Part of her solution is to focus a portion of her efforts on a known leatherback foraging ground: an area of the ocean off the coast of Cape Breton where leatherbacks have been studied for over 15 years. She’s spending time there this summer using acoustic technology to try and determine just how many jellyfish there are under the waves. (The turtles dine on their prey at the surface, but they bring them up from the depths.)
“But in order for me to look at jellyfish across the Atlantic Provinces, we quickly realized I wasn’t able to do it by myself,” Bethany explains. “I wasn’t going to be able to be out visiting 40 sites across the provinces on boats and beaches looking for jellies.”
It was Dr. Worm who suggested using citizen science — a blanket term to describe involving the general public as active participants in scientific research. The idea was to find community members around the Atlantic provinces who would report back to Bethany about jellyfish they were seeing in their waters. Last summer, Bethany spent a couple of months seeking out volunteers. She did TV interviews, spoke with radio stations, and pitched local community newspapers for coverage.
“At first I was a little bit skeptical; I wasn’t sure who would commit to wanting to do these surveys,” she says. “But I couldn’t believe how many people responded and said they wanted to.”
After a successful summer, many of the volunteers — like Jane and Judy — have returned for a second season of jelly-watching. Bethany mails each of them a jellyfish monitoring kit, which contains the data sheets to fill out along with rulers, gloves and a guide to different species of jellyfish. The volunteers are expected to fill out their data sheets weekly, and while they’re not required to report to Bethany each week, many do so.
Bethany also accepts info on jellyfish sightings from anyone, anytime, on what she calls her “jellyfish hotline” — a email@example.com email address.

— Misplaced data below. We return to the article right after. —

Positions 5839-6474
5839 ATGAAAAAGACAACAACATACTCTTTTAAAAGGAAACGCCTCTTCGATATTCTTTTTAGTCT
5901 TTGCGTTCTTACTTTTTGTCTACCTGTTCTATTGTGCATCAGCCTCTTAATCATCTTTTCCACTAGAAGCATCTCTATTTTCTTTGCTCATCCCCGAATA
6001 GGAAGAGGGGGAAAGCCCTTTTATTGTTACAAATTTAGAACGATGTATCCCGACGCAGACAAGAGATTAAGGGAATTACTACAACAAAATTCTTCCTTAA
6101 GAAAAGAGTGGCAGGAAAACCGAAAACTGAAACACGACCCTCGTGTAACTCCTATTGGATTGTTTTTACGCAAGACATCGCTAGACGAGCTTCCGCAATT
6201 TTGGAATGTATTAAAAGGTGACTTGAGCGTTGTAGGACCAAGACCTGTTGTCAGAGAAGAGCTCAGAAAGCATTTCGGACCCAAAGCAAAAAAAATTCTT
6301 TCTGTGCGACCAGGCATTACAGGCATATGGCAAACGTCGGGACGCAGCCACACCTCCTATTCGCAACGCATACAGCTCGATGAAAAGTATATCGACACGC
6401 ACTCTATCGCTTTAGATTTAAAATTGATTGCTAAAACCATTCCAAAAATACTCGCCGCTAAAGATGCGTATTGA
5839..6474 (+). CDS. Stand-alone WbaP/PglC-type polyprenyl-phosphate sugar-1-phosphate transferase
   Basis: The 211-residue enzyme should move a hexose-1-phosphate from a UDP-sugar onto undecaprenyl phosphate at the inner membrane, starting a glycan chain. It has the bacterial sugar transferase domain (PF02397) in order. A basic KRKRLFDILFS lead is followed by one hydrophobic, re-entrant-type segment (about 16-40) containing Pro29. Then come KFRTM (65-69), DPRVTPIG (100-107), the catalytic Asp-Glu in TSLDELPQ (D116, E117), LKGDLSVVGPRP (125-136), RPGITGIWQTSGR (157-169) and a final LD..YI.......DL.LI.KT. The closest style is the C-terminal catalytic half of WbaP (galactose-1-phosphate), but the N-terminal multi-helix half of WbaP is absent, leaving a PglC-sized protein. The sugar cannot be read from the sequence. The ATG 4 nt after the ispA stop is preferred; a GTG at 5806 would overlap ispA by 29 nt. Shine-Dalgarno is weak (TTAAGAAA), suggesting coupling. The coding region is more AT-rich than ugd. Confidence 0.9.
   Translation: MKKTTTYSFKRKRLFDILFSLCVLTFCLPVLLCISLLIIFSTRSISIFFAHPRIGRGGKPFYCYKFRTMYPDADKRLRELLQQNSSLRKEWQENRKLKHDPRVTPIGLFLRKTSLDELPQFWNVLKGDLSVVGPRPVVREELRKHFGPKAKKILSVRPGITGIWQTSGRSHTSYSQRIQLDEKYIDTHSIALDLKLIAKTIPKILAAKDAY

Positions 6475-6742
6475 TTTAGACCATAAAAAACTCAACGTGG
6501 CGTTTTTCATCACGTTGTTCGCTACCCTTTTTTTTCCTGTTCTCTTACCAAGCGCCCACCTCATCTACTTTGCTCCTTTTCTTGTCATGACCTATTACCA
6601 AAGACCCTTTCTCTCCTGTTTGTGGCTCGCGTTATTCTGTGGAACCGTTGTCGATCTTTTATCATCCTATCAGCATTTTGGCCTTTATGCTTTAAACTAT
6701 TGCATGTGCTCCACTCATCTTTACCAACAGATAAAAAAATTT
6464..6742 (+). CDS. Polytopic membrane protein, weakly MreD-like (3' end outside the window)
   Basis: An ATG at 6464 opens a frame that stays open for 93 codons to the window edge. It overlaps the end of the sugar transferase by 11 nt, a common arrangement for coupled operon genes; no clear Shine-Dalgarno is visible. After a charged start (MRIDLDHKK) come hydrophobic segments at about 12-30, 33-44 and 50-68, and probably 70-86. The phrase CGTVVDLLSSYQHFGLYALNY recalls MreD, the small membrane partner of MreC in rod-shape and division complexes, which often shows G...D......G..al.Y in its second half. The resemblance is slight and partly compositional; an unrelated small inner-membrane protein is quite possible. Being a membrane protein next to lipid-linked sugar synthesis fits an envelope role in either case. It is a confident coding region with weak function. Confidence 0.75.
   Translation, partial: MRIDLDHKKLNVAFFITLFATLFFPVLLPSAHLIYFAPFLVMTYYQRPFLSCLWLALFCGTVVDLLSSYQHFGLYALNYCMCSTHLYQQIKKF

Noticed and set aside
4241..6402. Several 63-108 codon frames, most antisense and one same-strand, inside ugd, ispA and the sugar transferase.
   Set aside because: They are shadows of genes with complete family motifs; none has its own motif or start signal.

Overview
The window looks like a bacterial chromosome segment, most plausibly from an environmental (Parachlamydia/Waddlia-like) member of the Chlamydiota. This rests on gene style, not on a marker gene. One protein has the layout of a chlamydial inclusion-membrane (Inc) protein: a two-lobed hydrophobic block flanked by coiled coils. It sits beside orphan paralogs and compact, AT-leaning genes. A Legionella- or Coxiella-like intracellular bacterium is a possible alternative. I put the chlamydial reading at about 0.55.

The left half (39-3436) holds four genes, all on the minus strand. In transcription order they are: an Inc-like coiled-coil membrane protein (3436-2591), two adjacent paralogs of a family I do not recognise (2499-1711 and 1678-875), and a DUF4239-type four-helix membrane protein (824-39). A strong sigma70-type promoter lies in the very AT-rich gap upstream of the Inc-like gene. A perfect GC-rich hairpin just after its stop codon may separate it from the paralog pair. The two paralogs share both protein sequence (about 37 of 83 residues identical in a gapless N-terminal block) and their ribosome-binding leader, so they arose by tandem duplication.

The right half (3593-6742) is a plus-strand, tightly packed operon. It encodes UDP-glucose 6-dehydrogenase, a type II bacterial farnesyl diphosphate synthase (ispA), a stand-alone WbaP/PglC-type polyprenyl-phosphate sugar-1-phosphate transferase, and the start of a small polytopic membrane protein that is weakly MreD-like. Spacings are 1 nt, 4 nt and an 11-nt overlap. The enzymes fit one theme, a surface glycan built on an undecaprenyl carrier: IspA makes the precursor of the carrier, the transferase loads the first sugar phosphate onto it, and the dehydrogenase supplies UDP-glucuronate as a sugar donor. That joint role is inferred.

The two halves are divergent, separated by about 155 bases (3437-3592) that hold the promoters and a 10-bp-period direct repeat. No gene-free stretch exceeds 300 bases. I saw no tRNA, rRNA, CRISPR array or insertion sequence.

“There are so many people these days interested in getting involved in science,” she says of her approach. “I think a lot of it has to do with all the information coming out on climate change, and hearing about biodiversity crises and whatnot in the news. People are becoming more and more engaged and want to know what they can do to help.”
Stings and other things
In the process of finding and organizing her volunteers, Bethany has become a go-to expert for journalists and others looking to learn more about jellyfish. That led to a bunch of interviews this summer when sightings emerged of Portuguese man o’ war in Nova Scotian waters.
“They’re actually a siphonophore — they’re related to jellyfish, but belong to a different order,” explains Bethany, who says she’s not surprised that the creatures — rare to our shores — garnered such attention, given their reputation.
“They’re really pretty, but they are dangerous, so I see how people reacted in such a way. But it was important to do all these interviews because many people seemed to think that their stings are fatal, which isn’t necessarily true.” (While the man o’ war’s sting is much more severe than your traditional jellyfish, deaths usually only occur in rare cases where the venom causes an allergic reaction.)
Bethany herself has yet to be stung by any sea creature, even the jellyfish she’s been researching for two summers. But as she looks ahead to completing her thesis over the next year, and ahead to what she hopes are further adventures in marine science, she’s optimistic that her work will have an impact on the sea turtles that first inspired her so many years ago.
“We have one of the largest foraging populations here in our Atlantic waters. It’s critical that we understand the habitat that they’re using and their requirements, so we can continue to protect this area for them.”
Beach photos: Danny Abriel
At-sea photo: Canadian Sea Turtle Network
Jellyfish photo: Derek Keats (used under Creative Commons license)
Leatherback sea turtle photo: Scott R. Benson, NMFS Southwest Fisheries Science Center (used under Creative Commons license)
Portuguese man 'o war photo: Sean Nash (used under Creative Commons license)
comments powered by Disqus